Literary Fiction

Genre Kryptonite: Tortured Artists and the People Who Love Them

Kit Steinkellner

Staff Writer

Kit Steinkellner is a playwright, screenwriter, and creative writing teacher. She also writes about books and reading  at Books Are My Boyfriends. Follow her onTwitter: @BooksAreMyBFs

I tend to hardcore eye-roll when a novel is about a novelist and a screenplay features a screenwriter as a protagonist. I just think, “Oh, you’re a novelist and you have no other life experience, so that’s all you know how to write about.” I know this is judge-y and probably not fair, but I don’t know what to tell you guys, my brain is judge-y and definitely not fair.

Of course there are exceptions to the rule: Adaptation is a brilliant film about a screenwriter, Wonder Boys is a first-rate novel about a novelist. The exceptions are few and far between for me. That said, when a novel is about ANOTHER kind of artist, I’m in it to win it. I love exploring different artistic mediums through fiction. And if the artist in question is a TORTURED artist? I’m going to eat that book up with a spoon and a fork.

Below, a few favorites of this sub-genre:

The Great Man
by Kate Christensen

If you are a fan of modern life observed with an eagle’s eye and you’re not reading Kate Christensen… you have a bunch of really fun weekday nights and weekend mornings ahead of you. The Great Man is a super place to start with this author. The novel opens with the obituary of Oscar Feldman, the “Great Man,” a recently deceased painter renowned for his portrayal of the female body. When two rival biographers find themselves in a race to document the painter’s life, they entrench themselves in the lives of the three women closest to Feldman, his wife, his longtime mistress, and his sister, an artist in her own right who never herself achieved her brother’s level of success. The next time you’ve gone through eight novels without getting past page 40 and all you want is to start a book you know will be great… pick this bad boy up.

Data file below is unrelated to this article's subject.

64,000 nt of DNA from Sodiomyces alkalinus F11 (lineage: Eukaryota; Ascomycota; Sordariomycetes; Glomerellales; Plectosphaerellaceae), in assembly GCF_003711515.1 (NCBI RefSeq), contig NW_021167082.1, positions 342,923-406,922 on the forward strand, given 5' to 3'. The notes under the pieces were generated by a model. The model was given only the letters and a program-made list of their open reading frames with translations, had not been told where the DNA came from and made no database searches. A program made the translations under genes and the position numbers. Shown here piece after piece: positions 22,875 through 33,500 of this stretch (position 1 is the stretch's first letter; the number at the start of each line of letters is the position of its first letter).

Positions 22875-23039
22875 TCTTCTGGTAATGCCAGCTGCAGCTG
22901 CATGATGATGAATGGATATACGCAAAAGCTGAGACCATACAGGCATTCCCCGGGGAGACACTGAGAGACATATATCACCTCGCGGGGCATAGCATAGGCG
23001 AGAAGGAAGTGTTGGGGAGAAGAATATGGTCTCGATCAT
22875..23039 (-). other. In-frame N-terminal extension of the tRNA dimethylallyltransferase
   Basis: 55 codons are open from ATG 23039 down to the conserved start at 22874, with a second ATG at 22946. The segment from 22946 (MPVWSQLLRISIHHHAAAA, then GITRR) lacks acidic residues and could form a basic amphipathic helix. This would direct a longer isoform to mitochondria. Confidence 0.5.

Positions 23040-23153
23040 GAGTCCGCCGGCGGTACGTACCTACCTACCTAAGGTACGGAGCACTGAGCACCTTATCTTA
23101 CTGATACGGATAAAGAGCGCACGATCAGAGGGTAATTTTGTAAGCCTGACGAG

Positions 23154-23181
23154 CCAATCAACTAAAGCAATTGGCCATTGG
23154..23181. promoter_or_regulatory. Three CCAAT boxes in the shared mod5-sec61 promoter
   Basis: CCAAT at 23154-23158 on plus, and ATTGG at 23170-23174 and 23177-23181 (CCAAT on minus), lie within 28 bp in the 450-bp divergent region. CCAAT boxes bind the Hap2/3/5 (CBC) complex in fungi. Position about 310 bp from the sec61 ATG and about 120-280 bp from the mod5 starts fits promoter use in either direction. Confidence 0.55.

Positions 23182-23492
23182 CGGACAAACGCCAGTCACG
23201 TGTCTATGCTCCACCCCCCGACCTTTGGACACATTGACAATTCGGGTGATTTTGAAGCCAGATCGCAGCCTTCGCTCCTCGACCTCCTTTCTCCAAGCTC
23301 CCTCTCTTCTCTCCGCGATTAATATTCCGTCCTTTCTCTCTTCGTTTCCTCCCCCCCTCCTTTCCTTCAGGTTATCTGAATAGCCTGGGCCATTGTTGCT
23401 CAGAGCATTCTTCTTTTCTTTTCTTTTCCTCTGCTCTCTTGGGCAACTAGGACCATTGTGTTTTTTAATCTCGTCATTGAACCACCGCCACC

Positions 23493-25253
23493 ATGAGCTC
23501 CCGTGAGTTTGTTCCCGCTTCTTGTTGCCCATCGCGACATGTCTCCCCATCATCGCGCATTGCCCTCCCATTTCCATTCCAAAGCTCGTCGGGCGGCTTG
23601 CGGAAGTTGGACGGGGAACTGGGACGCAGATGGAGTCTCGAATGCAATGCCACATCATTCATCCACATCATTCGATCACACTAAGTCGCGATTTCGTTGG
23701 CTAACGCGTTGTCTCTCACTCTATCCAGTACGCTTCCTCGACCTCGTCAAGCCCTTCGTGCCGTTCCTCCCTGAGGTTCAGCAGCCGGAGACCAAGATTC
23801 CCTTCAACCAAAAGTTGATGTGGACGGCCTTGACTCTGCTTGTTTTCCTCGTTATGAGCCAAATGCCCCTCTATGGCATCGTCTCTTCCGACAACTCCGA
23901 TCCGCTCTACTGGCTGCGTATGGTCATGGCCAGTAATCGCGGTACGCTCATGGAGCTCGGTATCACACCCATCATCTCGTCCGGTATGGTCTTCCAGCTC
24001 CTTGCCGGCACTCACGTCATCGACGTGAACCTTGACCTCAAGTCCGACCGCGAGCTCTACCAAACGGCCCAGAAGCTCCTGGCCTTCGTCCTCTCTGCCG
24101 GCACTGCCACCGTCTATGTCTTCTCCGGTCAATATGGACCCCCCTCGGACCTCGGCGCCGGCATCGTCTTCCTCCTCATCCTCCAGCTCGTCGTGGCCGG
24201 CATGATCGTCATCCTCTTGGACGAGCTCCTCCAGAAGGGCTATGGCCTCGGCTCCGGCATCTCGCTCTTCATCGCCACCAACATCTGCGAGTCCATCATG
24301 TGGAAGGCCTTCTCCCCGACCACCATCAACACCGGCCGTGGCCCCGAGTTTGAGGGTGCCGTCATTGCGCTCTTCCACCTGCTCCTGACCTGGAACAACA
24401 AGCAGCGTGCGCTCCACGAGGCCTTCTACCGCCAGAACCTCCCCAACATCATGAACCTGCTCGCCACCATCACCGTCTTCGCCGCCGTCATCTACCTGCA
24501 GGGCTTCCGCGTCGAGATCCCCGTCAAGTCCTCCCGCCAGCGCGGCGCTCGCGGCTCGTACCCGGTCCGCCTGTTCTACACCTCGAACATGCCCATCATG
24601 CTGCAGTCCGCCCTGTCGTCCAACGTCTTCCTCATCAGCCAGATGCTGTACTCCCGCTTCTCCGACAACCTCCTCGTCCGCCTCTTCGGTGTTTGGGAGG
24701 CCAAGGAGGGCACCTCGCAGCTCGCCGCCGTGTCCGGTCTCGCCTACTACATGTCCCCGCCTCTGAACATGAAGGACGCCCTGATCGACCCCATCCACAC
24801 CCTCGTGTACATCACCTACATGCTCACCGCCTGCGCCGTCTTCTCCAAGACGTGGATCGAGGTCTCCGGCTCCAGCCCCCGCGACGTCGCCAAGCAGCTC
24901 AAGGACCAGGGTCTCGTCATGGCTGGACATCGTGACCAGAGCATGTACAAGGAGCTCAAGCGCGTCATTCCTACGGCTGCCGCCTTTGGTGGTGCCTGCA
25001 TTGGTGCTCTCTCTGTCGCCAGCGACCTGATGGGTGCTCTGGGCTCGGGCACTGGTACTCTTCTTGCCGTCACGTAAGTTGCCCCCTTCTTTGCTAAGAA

The Family Fang
by Kevin Wilson 

I did not read this novel for the longest time because I thought it was about vampires. I know, Googling this book for two seconds would have cleared all that up, I know assuming only makes an ass out of you and me, I know, I know, I know you guys!

This book is about something so much better than vampires. Hush, Twi-Moms, open your hearts, you will find it is true.

Caleb and Camille Fang are stunt-oriented performance artists, creating spectacles in public places. When they become parents, they usher their children Buster and Annie into the family business. Never sure whether they are their parents’ children or props, the kids grow up with mad issues. As the novel opens, Annie is a movie star with a floundering career, and Buster is a stunt journalist whose most recent piece almost got him killed. When the kids come home to escape their crumbling lives, they discover their parents are planning one last performance art piece, the piece that very well may once and for all destroy their family. Absorbing, moving, and darkly funny, Family Fang reinvents the literary dysfunctional family.

Tell The Wolves I’m Home 
by Carol Rifka Brunt

I JUST finished this wonderful debut novel and am so psyched to add it to this Genre Kryptonite canon. The year is 1987, and oddball teenager June has just lost her closest friend, her Uncle Finn, a renowned painter, to AIDS. When Finn’s partner Toby makes contact, June finds herself becoming unlikely friends with the great love of her uncle’s life. Just one of the most intelligent and compassionate stories about grief I’ve read in quite some time. Also, a great exploration of family dynamics and generations. And the way Finn’s art works itself into the story is just the most fun. READ!

So what do you have for me, friends? Any novels about tortured artists and the people who love them I need to read ASAP stat right now?